This is my second time sitting here, at this same table. As I write this, I have a memoir workshop in about ninety minutes, and I’ve been here since 7:30. It’s now 8:44. My daughter “forced me” to drive her here to pick up an iced chai latte before school which is only up the road. Her incentive for me was that I could sit here and write or “whatever it is that I do” until the class, which is also up the road in a different direction. Her plan was that I sit here with my computer for almost three hours! What was she thinking?!

Well, her begging convinced me, although I’m not sure what the two folks behind the counter think of me nursing my drink until it’s time to pack up for class. I did buy (what I consider) an expensive breakfast – they have the most amazing crepes and worth every penny, although I’m not supposed to tell anyone about it. It’s being kept a secret so that it doesn’t attract the wrong crowd, by which she means people taking up space that are not her and her friends. Honestly, I wouldn’t even know about the place had she not needed a ride to and from.

I digress, though.

I’ve been trying to write this (in my head, at least) for the past two weeks. For the last nine years – I can’t believe it’s been that long! – I’ve attended a memoir workshop class twice a year – six weeks (although it started out at eight weeks) in the fall and then the spring. Two blissful hours of writing, reading what we’ve written, and learning new techniques, and getting writing tips. We come from all walks of life and it is equally entertaining and educational.

With the pandemic, the last three sessions were cancelled. It’s been difficult to keep up on some of my writing since the class is such an inspiration and motivator. We finally received the email from our teacher that we were on for this fall. I was so excited! I put the registration date on my calendar so I wouldn’t get shut out, and I began to prepare by buying a new notebook to write in for this semester. New, clean pages that will optimistically take me through several sessions.

Then the covid numbers began rising and kept rising. The library made the decision that they wouldn’t have people meeting inside the library building but they also didn’t want to cancel the session again.

They arranged with the next town over to use a pavilion in one of their parks to accomodate us. We’d be going until the middle of October, but we’re hardy upstaters, and half of us had been meeting in a different park for the last year through three seasons, and all the way into November. The pavilion had a roof to keep out the rain, and picnic tables and a dirt floor, and I did not care. We were meeting and connecting and writing.

On the first day, the library provided clipboards to lean on and the teacher brought a pile of cushions for the hard picnic table benches. I brought my own chair which I found more comfortable, but honestly, I may borrow one of the cushions next time.

The park was the perfect atmosphere for writing. A field of green grass, a cool breeze, an empty jungle gym, and a bridge we had to cross over a brook to get to the pavilion. It felt more like a retreat than a class. I took pictures – I always take pictures of places to share and to relive the moments. Sometimes falling headfirst into those photos and reliving those moments help to inspire a new series of writing prompts and ideas to plan for in the future. (I did the same at the coffee shop too. My family is a little tired of my Instagram life, photographing everything, getting the best angles, retakes – what can I say?)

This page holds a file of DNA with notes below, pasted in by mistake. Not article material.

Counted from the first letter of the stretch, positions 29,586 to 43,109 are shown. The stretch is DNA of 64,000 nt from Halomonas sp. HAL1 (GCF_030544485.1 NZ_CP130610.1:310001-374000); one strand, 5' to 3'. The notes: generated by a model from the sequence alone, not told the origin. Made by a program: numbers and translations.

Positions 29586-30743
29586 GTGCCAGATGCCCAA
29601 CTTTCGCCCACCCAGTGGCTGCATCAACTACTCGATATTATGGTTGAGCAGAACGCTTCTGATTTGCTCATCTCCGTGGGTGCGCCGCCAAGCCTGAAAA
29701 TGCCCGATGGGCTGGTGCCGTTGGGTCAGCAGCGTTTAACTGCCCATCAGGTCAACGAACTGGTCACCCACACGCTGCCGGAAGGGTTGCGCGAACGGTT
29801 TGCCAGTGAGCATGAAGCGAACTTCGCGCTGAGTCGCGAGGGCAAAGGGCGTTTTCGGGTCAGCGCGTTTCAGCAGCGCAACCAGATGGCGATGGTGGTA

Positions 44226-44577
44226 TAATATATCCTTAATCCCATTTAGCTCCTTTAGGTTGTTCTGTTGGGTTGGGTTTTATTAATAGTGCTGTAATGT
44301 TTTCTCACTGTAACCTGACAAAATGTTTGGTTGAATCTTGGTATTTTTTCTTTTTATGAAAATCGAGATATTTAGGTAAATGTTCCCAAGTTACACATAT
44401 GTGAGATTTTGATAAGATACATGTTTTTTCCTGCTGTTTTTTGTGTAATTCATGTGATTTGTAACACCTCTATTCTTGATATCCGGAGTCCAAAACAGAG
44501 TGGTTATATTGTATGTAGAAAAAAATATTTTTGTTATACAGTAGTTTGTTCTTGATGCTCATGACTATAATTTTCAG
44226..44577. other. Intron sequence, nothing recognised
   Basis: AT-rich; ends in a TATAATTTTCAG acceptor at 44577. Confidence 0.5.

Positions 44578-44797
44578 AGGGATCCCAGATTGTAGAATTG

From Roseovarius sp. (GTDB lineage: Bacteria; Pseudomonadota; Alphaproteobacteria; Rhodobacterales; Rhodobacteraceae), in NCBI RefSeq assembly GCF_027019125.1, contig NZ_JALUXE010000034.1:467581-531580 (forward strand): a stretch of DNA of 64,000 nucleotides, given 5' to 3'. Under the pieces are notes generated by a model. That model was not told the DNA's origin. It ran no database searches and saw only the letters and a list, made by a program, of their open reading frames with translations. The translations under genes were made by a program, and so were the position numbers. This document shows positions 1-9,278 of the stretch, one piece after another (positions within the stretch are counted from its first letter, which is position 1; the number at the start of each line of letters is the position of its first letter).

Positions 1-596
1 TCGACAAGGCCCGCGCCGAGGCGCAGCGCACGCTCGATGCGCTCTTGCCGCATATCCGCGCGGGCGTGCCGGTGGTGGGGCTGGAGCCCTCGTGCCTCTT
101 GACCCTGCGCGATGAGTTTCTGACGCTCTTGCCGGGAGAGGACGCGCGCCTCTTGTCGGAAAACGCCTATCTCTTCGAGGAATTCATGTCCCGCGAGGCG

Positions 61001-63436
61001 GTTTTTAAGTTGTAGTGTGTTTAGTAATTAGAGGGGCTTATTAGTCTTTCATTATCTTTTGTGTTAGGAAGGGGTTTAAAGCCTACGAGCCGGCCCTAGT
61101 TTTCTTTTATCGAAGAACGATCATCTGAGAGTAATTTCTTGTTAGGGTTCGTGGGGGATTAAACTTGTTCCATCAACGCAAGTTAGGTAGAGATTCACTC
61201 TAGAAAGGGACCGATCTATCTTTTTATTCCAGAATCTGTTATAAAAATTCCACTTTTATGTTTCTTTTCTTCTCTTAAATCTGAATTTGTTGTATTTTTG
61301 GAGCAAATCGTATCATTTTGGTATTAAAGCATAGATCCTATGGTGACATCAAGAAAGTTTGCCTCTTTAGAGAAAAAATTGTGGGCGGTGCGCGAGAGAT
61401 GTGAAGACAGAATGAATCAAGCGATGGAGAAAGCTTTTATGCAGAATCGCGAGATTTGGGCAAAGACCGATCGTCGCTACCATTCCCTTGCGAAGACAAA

There is also the added advantage that comes with fall. Fall is Back to School which is Back to Writing, and does sort of force me into the chair. I’ve got my writing (school) supplies, I’ve got some new prompts, some new plans for my website, some new angles for my book, and off I go. Out in the world, everything is a writing prompt. How could it not be, especially in fall. Leaves changing, pumpkins on porches, the smell of apples in the orchard, the countdown to Halloween and Thanksgiving and All Saints Day and Advent. And don’t forget the mums!

Everything is crammed into so little time, and we’re still postponing things because of covid.

Nanowrimo is just around the corner.

Election Day is in thirty days. No, it’s not an off year. There are no more off years.

Christmas shopping is short by one weekend.

What will the new year bring?

I just answered the question about my writing plans for winter, which was the first assignment from class. I’m not actually sure I answered the question as much as I skirted around it.

At the end of the WandaVision series on Disney + (spoilers), there was a meme based on Vision’s statement to Wanda: “What is grief but love persevering.” Online was a wave of substitutions for grief and love. The other day, because there is nothing I love more than a good meme, I thought:

What is writing but words persevering.

And I think that sums up writing for me. Taking a jumble of words and making them make sense. Form coherence. Form passion and inspire something, someone. The words keep persevering and the writing pushes on. And as I keep doing that – persevering, pushing on, plotting, and publishing – all that keeps me writing and titles me a writer.